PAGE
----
Accused: the person charged with a criminal offence who has not yet been shown yet to be either guilty or innocent.
Beyond reasonable doubt: The criminal standard of proof. For an accused to be convicted of an offence it must be shown that they did it 'beyond reasonable doubt'.
Civil trial: The court proceedings dealing with a civil wrong. This is a dispute between two private individuals.
Common law: law based on decisions of previous courts. This is the law that will be followed if there is no applicable legislation.
Criminal trial: The court proceedings of an accused. The two parties to a criminal matter are the accused and the state.
Defence counsel: The lawyers representing the accused or the defendant.
Defendant: The party who has allegedly committed a civil wrong or a criminal offence.
Disputed fact: A fact that the two parties to the litigation do not agree on and which is relevant to the trial.
Jury: Members of the public who are chosen to be part of the trial with the role of determining the guilt or innocence of the accused. Juries are more often used in criminal proceedings but can in some instances also be used in civil trials.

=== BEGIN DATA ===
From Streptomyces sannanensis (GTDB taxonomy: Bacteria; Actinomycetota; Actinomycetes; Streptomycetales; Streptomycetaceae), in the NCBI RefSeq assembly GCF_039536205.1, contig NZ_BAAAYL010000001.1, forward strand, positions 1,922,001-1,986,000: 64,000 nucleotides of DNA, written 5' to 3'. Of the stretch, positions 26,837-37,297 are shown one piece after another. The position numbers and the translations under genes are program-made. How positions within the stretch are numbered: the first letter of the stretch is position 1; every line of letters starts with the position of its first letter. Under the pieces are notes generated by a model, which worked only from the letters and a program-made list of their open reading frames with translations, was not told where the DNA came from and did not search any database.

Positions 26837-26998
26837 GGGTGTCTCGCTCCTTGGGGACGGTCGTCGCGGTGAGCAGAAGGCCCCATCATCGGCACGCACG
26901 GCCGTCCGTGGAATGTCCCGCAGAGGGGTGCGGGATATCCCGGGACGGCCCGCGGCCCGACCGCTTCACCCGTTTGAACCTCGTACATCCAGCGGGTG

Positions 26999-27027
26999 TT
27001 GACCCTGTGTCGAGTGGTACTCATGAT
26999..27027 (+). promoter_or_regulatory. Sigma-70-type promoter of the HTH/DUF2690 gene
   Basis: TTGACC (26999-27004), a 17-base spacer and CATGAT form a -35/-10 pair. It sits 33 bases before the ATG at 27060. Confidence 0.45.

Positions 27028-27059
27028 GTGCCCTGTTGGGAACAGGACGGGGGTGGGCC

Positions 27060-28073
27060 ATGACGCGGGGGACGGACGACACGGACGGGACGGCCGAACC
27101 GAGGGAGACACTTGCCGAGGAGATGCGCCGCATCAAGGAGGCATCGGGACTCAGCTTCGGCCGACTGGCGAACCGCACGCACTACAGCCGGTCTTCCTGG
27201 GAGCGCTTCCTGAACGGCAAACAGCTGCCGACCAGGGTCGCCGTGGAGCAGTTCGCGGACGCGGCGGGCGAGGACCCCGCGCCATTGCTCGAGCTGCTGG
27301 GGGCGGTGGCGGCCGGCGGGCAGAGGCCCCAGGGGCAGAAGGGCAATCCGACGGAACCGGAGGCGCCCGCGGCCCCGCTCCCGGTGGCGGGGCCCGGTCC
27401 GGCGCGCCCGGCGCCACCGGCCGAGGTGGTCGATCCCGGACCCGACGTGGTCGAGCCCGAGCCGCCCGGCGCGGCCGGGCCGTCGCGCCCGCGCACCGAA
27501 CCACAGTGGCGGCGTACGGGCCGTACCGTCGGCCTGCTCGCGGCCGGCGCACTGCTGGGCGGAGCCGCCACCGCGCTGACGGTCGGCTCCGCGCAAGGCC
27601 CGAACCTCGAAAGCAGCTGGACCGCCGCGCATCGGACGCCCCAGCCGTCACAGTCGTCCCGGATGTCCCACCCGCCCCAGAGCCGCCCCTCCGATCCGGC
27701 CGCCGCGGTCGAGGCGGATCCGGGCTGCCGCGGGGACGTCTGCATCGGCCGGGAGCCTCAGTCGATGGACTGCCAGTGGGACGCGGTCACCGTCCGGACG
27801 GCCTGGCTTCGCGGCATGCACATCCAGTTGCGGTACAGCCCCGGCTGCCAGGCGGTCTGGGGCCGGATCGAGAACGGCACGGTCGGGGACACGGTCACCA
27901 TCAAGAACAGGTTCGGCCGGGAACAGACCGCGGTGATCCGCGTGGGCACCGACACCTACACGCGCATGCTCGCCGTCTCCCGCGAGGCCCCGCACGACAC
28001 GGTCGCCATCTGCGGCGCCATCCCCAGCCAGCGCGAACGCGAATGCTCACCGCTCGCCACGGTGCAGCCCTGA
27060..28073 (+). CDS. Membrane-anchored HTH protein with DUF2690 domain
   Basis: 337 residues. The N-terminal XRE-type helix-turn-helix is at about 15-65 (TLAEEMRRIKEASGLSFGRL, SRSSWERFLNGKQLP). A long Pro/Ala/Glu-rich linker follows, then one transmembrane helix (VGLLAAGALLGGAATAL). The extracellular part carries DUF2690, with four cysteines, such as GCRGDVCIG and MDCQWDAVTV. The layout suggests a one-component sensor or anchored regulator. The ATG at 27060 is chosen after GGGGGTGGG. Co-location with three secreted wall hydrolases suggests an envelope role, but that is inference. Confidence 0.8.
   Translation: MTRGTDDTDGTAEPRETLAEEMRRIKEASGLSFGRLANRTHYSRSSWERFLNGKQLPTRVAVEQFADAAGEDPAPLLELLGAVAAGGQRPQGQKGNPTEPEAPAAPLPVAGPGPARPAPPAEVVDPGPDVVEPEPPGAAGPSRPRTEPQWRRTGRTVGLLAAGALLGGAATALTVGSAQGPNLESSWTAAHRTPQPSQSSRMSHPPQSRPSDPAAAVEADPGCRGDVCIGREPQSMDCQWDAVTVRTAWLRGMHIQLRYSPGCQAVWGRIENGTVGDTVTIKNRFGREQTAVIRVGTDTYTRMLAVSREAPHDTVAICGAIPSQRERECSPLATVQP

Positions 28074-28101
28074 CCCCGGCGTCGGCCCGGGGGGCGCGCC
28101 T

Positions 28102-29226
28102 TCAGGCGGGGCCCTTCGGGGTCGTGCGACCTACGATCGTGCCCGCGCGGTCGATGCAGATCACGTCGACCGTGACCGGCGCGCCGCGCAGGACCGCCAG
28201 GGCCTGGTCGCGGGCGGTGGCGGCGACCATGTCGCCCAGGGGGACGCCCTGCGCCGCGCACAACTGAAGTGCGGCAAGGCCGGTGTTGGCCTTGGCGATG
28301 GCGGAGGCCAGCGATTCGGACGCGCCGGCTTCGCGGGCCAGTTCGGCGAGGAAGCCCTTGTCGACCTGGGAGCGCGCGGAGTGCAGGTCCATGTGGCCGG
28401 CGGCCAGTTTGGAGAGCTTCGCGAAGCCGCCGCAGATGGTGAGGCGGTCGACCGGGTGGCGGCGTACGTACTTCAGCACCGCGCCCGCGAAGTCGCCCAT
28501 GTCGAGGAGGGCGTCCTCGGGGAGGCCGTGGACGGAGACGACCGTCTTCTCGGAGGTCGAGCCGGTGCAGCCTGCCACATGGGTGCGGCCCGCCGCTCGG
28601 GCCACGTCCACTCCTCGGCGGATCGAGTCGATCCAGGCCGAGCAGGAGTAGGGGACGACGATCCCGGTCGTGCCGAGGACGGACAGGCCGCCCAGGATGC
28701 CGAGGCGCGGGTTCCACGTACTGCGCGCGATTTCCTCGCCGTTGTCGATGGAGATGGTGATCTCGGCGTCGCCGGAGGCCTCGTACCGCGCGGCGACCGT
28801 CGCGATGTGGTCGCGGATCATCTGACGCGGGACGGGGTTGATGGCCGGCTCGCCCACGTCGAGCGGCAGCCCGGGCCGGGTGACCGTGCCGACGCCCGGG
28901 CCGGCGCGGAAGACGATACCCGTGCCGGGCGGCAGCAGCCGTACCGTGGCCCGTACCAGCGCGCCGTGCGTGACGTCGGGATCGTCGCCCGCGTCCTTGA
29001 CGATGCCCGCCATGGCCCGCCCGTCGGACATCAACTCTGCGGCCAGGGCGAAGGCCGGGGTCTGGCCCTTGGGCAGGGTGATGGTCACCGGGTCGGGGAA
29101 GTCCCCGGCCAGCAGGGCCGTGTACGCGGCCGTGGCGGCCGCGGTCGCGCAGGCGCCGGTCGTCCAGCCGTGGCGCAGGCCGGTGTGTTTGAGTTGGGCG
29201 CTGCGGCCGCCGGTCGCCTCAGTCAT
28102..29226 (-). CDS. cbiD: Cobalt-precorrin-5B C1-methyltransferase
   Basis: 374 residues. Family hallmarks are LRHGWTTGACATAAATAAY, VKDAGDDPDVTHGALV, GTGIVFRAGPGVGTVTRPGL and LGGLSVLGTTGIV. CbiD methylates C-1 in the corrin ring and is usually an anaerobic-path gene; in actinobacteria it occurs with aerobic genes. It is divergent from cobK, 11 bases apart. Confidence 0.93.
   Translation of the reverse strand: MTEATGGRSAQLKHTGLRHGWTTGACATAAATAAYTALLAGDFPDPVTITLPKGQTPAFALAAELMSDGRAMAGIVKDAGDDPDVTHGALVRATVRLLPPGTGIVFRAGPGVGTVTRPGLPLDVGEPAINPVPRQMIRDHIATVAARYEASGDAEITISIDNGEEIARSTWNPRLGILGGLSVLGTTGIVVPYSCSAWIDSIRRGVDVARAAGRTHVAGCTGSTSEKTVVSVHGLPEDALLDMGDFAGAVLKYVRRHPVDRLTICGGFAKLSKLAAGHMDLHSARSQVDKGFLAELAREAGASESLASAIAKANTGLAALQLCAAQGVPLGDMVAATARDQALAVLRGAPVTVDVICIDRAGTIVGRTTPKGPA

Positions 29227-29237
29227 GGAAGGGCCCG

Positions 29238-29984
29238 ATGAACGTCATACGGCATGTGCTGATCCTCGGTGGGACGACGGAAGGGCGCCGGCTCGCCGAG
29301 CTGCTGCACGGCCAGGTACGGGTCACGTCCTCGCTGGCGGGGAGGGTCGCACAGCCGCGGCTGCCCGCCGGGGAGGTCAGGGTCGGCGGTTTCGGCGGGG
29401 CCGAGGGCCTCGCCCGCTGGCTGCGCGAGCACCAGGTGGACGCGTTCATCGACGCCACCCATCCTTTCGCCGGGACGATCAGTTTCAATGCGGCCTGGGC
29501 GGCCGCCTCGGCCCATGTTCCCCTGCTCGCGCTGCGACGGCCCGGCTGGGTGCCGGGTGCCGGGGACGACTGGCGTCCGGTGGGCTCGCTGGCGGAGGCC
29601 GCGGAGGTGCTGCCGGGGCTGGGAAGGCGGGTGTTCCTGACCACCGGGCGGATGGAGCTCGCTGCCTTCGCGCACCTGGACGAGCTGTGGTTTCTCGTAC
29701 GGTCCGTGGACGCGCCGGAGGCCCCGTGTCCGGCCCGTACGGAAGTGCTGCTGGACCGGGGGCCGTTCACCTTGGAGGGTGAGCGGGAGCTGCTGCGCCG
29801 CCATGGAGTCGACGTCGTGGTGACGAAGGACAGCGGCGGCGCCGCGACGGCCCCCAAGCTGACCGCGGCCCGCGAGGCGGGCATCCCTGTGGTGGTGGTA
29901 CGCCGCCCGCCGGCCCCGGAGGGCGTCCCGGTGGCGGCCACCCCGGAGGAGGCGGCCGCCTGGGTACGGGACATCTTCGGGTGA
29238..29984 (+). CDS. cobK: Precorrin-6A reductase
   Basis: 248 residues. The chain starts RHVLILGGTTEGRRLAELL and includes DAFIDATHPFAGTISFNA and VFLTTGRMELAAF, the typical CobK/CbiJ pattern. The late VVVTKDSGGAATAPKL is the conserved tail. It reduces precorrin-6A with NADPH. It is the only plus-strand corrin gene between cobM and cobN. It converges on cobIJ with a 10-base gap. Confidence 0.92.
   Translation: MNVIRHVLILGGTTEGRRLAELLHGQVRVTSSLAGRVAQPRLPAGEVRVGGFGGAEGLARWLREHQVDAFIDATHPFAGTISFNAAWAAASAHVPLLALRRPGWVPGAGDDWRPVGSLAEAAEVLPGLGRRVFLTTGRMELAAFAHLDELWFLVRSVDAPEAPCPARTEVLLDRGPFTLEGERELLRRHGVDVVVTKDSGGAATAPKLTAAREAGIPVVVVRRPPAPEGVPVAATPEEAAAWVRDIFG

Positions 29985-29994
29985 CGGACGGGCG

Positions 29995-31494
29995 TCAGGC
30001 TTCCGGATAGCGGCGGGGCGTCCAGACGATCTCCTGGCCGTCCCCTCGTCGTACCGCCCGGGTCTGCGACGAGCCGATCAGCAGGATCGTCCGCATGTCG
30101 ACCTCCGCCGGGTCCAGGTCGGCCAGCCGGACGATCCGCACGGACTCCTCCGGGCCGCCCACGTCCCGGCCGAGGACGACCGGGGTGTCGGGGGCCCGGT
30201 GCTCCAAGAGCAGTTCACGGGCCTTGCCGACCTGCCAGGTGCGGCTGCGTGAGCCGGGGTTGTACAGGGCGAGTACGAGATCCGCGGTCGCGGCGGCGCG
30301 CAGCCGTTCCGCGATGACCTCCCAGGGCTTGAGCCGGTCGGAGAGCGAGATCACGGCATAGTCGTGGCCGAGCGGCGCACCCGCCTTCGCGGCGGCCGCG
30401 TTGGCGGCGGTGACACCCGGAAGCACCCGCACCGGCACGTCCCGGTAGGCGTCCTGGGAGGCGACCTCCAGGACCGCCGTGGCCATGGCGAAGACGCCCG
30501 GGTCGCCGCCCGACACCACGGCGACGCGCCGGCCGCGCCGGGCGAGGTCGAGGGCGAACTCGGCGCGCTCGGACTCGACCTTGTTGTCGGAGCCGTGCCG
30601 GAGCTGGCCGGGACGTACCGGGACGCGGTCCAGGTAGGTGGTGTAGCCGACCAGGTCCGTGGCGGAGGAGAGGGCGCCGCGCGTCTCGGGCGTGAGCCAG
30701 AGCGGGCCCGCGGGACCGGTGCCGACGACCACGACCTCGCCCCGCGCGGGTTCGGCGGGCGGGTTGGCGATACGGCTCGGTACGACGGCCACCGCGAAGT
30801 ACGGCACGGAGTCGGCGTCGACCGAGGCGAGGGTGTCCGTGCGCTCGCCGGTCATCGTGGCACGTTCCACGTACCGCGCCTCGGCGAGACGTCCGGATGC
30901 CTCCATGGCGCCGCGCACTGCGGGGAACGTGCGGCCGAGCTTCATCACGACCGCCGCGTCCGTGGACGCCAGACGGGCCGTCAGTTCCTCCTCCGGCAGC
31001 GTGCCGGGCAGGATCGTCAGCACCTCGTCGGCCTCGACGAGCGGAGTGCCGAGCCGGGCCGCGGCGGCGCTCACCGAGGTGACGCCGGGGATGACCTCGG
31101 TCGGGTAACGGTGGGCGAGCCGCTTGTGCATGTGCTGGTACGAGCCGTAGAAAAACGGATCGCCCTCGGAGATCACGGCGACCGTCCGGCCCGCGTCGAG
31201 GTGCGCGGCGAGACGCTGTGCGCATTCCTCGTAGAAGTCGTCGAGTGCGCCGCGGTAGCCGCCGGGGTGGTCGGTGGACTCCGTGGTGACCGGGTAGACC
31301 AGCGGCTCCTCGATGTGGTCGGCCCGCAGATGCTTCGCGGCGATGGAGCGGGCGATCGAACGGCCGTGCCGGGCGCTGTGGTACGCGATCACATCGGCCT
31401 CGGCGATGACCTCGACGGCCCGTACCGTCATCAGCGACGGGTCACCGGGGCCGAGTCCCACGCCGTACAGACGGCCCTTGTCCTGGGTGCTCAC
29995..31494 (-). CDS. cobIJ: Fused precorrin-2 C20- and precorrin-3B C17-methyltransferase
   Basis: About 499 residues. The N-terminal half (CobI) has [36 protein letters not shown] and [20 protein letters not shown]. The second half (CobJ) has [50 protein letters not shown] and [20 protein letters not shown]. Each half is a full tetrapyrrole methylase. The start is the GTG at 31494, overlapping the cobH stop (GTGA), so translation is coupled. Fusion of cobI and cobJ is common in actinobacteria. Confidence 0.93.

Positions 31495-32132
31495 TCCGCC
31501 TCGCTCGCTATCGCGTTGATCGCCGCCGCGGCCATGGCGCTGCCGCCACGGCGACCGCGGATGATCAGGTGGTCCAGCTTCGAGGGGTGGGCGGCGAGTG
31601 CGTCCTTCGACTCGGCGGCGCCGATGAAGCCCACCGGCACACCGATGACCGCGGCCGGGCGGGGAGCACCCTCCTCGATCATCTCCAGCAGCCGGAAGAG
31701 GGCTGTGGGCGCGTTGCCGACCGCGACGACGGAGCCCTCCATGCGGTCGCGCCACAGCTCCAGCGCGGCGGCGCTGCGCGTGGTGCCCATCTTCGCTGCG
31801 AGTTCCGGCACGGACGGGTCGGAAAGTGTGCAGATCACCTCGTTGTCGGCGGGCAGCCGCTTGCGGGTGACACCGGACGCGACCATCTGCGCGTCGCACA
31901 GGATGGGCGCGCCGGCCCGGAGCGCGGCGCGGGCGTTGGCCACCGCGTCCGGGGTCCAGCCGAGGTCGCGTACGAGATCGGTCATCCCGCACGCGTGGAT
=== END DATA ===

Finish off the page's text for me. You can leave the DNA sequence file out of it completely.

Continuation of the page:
Leading questions: Questions which suggest an answer to the witness. Questions which can be answered by either 'yes' or 'no'. These are not permitted in examination in chief but are permissible in cross-examination.
Legislation: laws passed by government.
Litigation: Court proceedings which have the aim of settling a civil dispute or a criminal matter.
On the balance of probabilities: The standard of proof in civil trials and where the defendant in a criminal trial as the burden of proof. It is an easier standard to meet than that of beyond reasonable doubt.
Plaintiff (or complainant): The party bringing the claim in a civil trial. They are the one aggrieved by the alleged civil wrong.
Prosecutor (or The Crown): They are the party acting on behalf of the state and aim to prove that the accused is guilty of the offence.
Statute: law passed by government.
Testimony: Direct spoken evidence given by a witness at the trial.
Trier of fact: This will be either the judge or the jury. They are the one/s to make the decision after having heard all the evidence as to the accused/ defendant's guilt or innocence or civil liability.
Witness: A person called by either party to give tell the court evidence relevant to the trial.
Other helpful websites which explain key legal terms are as follows: